Videographic Criticism 101

July 9, 2015
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Post by Melanie Kohnen, New York University

Tweet by NicI spent the last two weeks of June at Scholarship in Sound & Image: A Workshop in Videographic Criticism at Middlebury College. A generous grant from the Office of Digital Humanities at the NEH made it possible for fourteen scholars to live and work together for two weeks, resulting in an experience that is among the most rewarding of my entire career.

Tweet by JaapOur hosts Chris Keathley and Jason Mittell, both faculty members in Film & Media Culture at Middlebury, designed a workshop that conveyed technical skills and stimulated discussions about how to craft scholarship in the form of the video essay. The combination of carefully planned exercises and informal conversations at our shared dorm, at the dining hall, or at the computer lab made this a truly unique and intensely lived experience.

sample assignment We spent the first week learning how to use Adobe Premiere (or, in some case, refining existing skills) through a series of five exercises. Starting on Day 2, we spent the mornings in small groups discussing our finished exercises and then usually screened everyone’s videos, followed by receiving our next assignment. Afternoons consisted of learning new aspects of Premiere and starting our video of the day. The assignments included a videographic Pecha Kucha, a trailer, a video with voiceover, a response to someone else’s video using multi-screen technique, and a video using epigraphs (see Jason Mittell’s post Making Videographic Criticism for more details on these daily exercises). Considering that as academics, our attention is often divided between many different tasks, it was wonderful to focus on finishing only one project at a time.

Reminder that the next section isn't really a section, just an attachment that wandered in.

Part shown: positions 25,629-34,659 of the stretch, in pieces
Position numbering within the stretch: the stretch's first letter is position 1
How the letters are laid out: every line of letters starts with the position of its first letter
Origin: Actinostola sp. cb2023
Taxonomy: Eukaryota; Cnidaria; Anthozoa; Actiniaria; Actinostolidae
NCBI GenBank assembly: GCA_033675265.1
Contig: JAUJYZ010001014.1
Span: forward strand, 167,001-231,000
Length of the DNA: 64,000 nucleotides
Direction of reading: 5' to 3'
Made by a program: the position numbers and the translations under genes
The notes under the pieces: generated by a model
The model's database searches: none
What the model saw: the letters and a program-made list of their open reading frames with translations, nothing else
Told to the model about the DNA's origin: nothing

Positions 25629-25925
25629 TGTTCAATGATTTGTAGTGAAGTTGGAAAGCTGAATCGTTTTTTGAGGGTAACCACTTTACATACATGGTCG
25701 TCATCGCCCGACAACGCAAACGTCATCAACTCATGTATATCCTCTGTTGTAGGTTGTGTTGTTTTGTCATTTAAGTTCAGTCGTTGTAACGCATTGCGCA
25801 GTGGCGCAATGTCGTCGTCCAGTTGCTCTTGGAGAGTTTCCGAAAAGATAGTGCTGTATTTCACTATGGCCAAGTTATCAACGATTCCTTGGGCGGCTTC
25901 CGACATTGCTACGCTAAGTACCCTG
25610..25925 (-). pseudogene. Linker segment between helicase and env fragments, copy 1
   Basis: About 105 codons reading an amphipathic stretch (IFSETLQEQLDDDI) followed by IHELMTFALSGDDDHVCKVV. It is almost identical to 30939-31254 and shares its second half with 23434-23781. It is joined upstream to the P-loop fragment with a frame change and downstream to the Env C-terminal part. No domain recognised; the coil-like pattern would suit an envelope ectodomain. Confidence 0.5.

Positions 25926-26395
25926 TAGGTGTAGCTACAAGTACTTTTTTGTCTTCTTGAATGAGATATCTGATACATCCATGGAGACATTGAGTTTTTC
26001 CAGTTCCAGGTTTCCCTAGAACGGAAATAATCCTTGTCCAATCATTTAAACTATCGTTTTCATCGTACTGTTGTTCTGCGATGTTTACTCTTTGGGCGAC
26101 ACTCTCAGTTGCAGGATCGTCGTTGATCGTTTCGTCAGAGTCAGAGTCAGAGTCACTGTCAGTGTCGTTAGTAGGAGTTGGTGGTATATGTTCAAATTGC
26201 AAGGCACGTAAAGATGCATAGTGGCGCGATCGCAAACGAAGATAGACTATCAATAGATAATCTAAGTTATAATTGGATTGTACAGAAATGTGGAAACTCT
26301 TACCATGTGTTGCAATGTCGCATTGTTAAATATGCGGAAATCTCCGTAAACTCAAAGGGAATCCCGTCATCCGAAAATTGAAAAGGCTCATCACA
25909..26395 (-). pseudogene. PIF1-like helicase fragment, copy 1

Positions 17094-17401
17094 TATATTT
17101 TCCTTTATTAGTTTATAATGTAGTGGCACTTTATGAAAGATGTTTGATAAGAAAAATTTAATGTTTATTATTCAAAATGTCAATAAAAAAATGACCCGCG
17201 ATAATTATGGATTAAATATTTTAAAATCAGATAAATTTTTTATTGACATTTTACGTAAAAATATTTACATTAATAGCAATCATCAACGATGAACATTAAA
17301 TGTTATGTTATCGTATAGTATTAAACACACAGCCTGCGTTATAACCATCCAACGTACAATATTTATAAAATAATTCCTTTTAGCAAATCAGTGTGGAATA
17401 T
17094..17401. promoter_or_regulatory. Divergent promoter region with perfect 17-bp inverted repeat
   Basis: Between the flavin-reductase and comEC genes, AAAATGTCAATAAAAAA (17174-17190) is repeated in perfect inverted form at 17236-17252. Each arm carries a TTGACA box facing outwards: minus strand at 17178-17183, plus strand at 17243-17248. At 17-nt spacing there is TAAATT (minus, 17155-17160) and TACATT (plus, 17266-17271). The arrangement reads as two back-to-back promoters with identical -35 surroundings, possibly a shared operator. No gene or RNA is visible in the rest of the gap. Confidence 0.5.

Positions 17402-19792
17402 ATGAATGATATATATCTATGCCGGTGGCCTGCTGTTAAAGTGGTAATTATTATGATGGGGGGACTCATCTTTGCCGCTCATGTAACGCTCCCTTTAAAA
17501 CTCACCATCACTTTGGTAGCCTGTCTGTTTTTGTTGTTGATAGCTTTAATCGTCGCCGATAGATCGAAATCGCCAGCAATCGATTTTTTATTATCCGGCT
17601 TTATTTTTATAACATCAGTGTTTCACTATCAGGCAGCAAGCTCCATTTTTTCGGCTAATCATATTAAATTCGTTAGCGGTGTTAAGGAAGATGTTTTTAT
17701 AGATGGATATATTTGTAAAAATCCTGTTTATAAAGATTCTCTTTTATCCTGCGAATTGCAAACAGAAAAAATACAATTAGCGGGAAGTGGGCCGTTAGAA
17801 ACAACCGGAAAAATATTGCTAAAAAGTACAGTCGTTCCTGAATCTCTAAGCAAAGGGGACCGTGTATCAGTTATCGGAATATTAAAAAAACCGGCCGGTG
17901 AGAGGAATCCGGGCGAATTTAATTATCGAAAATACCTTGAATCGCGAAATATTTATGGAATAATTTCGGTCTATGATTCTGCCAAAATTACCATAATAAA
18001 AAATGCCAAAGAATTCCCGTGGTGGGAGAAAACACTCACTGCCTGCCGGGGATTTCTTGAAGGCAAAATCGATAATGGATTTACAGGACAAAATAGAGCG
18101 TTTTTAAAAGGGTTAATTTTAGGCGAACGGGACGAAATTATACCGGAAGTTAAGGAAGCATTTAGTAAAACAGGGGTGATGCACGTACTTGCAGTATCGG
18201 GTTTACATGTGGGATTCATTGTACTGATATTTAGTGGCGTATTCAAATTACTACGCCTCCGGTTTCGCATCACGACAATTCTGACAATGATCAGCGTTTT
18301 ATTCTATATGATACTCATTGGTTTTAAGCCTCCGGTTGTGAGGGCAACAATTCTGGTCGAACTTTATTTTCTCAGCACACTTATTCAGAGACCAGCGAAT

Each participant selected one familiar text to work on during the entire first week, ranging from The Water Nymph, Trouble in Paradise, The Magnificent Ambersons, Imitation of Life, Belle de Jour, The Stepford Wives, Suspiria, to La Ciénaga. I worked on the web series Husbands. I had closely analyzed the series before in traditional academic writing, but cutting up and rearranging it revealed new aspects about content and characters. For example, I re-evaluated my previous rather harsh critique of the queer representation in the series, and I realized that one of the protagonists is on screen more frequently than the other. At the end of the week, I also knew far more about video and sound editing than I had anticipated (shout-out and thank you to Ethan Murphy, Film & Media Culture’s Digital Media Specialist, and Stella Holt, a recent graduate of Film & Media Culture, who were always around to provide technical advice).

editingDuring the second week, we worked on drafting a video essay, and we had videographic experts Eric Faden, Catherine Grant, and Kevin B. Lee join our workshop. It was immensely useful to hear Eric, Katie, and Kevin talk about their approaches to creating video essays and to be able to get their feedback on our drafts. I talked to both Katie and Kevin at length about how to structure my video essay on Husbands since I didn’t want to include a guiding voiceover but rather wanted to let the argument emerge mostly through editing and select on-screen text. My intention to skip the voiceover—a staple in many video essays—certainly stems from my familiarity with fan-made remix videos that excel at cultural critique through the use of editing and music alone.